At the beginning of this college basketball season, the question on everyone’s mind was: Can Kentucky go undefeated?

Well, so far, so good.

On Saturday afternoon in Lexington, the Kentucky Wildcats completed a perfect regular season, defeating the Florida Gators 67-50 to move to 31-0 on the year.

Over the years, we’ve seen plenty of special college basketball teams, but we haven’t seen anything quite like Kentucky—at least not for a very long time.

Since Indiana had a perfect season in 1975-76, Kentucky is only the sixth Division I school to head into postseason play undefeated, and the first school from a power conference to do so.

That accomplishment already puts the Wildcats on a short list of the best college basketball teams in history.

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For some perspective, just think of all the spectacular teams that couldn’t accomplish that: The 1991 and ’92 Duke Blue Devils (32-7, 34-2); the 1990 UNLV Rebels (35-5); the 1982 North Carolina Tar Heels (32-2); and the 1996 Kentucky Wildcats (34-2), to name a few.

Those teams all had great coaches, future superstars and a big spotlight on them, just like Kentucky has this season. But none of them were able to survive the entire regular season—with the constant traveling, trials and trap games—without a blemish.

This year’s Kentucky squad has, though.

Now, if the Wildcats can accomplish what all of those teams did and win a national championship (and the SEC tournament), they won’t just be special—they’ll be legendary.

But before we get ahead of ourselves, perhaps it’s time to take a breath and appreciate the history that this team has already made.

Even its biggest rivals think that Kentucky’s regular-season excellence should be celebrated, no matter what happens next. As reported by Kyle Tucker of The Courier-JournalFlorida coach Billy Donovan, owner of two national titles and his own 30-game winning streak that ended in the Final Four last season said:

For them to do what they’ve done is truly remarkable and shouldn’t be taken lightly. People want to discredit or discount what happens in the regular season and they want to put all the emphasis on the NCAA Tournament in terms of measuring success all-time. With a team like Kentucky, that’s done what they’ve done, that shouldn’t be the case.”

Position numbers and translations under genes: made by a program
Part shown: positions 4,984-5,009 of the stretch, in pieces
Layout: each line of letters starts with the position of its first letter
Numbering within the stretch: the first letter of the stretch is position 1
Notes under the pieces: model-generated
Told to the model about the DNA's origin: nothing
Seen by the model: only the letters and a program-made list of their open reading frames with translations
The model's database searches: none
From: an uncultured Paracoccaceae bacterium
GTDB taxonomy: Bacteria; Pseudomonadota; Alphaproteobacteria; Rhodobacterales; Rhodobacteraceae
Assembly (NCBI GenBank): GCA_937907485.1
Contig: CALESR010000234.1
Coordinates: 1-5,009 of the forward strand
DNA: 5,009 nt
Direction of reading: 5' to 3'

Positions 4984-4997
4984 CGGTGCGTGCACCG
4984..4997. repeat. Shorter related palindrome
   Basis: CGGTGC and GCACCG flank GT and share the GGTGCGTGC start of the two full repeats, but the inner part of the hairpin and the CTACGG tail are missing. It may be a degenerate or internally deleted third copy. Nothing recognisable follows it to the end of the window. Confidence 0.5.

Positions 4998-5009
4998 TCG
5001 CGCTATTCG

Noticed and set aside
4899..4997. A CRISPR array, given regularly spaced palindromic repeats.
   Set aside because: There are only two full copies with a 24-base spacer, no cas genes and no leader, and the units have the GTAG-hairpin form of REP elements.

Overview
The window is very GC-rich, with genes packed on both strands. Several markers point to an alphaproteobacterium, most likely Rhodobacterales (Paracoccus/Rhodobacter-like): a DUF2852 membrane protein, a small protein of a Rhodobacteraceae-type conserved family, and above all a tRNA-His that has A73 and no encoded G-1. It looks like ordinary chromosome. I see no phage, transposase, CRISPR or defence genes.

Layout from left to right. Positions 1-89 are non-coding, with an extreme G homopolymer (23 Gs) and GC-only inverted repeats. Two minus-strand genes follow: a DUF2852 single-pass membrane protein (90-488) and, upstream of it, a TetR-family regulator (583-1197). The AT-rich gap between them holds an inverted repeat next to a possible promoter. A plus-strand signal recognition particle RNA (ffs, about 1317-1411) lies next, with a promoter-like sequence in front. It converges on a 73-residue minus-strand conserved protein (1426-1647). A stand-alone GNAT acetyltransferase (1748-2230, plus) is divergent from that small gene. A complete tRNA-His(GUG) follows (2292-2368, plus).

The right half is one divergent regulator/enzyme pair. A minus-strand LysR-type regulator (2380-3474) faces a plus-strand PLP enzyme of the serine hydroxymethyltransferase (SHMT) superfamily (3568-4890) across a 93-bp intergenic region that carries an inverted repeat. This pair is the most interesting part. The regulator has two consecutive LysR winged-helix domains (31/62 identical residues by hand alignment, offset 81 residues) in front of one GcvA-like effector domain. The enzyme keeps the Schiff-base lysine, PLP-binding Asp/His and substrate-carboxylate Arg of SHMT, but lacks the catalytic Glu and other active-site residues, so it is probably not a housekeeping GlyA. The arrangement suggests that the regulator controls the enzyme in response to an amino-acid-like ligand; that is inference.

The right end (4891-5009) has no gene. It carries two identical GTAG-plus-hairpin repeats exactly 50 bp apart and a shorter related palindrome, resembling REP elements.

As Donovan mentioned, many have dismissed Kentucky’s accomplishments during the regular season. That’s due to a plethora of reasons, but it’s primarily because of Kentucky’s roster is full of future NBA players. The thought is that with that much talent, winning is a given.

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But that’s ridiculous. A team full of stars—particularly 18- and 19-year-olds who are used to being the top dog—does not always equal perfection. In fact, so often in college basketball, having too many stars leads to loads of dysfunction.

Not on the 2014-15 Kentucky team, though. As Christopher L. Gasper of The Boston Globe points out, this Wildcat squad isn’t a patchwork of all-stars; it’s a true team. In fact, with so much talent, individual playing time and stats are sacrificed for the greater good:

Calipari has taken a team with nine McDonald’s All-Americans and obvious NBA agendas and gotten them to sacrifice their talents and their statistics for the greater good of winning. That alone makes Kentucky a special team in a one-and-done era of college hoops where some games feel like a collision of individual agendas.

No Kentucky player averages more than 25 minutes per game. Only two players are averaging double digits—sophomore Aaron Harrison (11.3 points per game) and freshman shooting guard Devin Booker (11 points per game).

The stats that Gasper points out are all the more impressive when you realize that Kentucky has three players—Karl-Anthony Towns, Willie Cauley-Stein and Devin Booker—who are projected to be NBA lottery picks in the 2015 draft, according to ESPN Insider Chad Ford.

That’s what makes Kentucky so much better than everyone else—not just its depth of talent but its ability to use all that talent in a cohesive way to overcome adversity and achieve a common goal. ESPN Basketball Insider Jeff Goodman points out the key characteristics of this exceptionally talented Kentucky squad:

With the world watching and waiting for them to fall, Calipari and his all-star cast have survived every test that has come their way for the past four months.

This season, the Wildcats have won in every possible way: They embarrassed Kansas, then-No. 5 in The Associated Press Top 25, in the third game of the season 72-40. In January it took them two overtimes to take out Texas A&M. They won a game when they scored 110 points against Auburn two weeks ago, and they won a game when they scored only 56 points against Columbia in December.

No matter the challenge, Kentucky has found a way during a grueling regular season, and that should be applauded.

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But now, the focus rightfully shifts to postseason play and the bigger picture.

After all, Kentucky lost in the NCAA tournament final last year, and nobody wants to feel that disappointment again. Calipari and his players are proud of what they have achieved so far, but make no mistake about it; they want to win a national championship.

If there’s any question that’s what they’re after, just read the shirts: Kentucky is 31-0, but not done.

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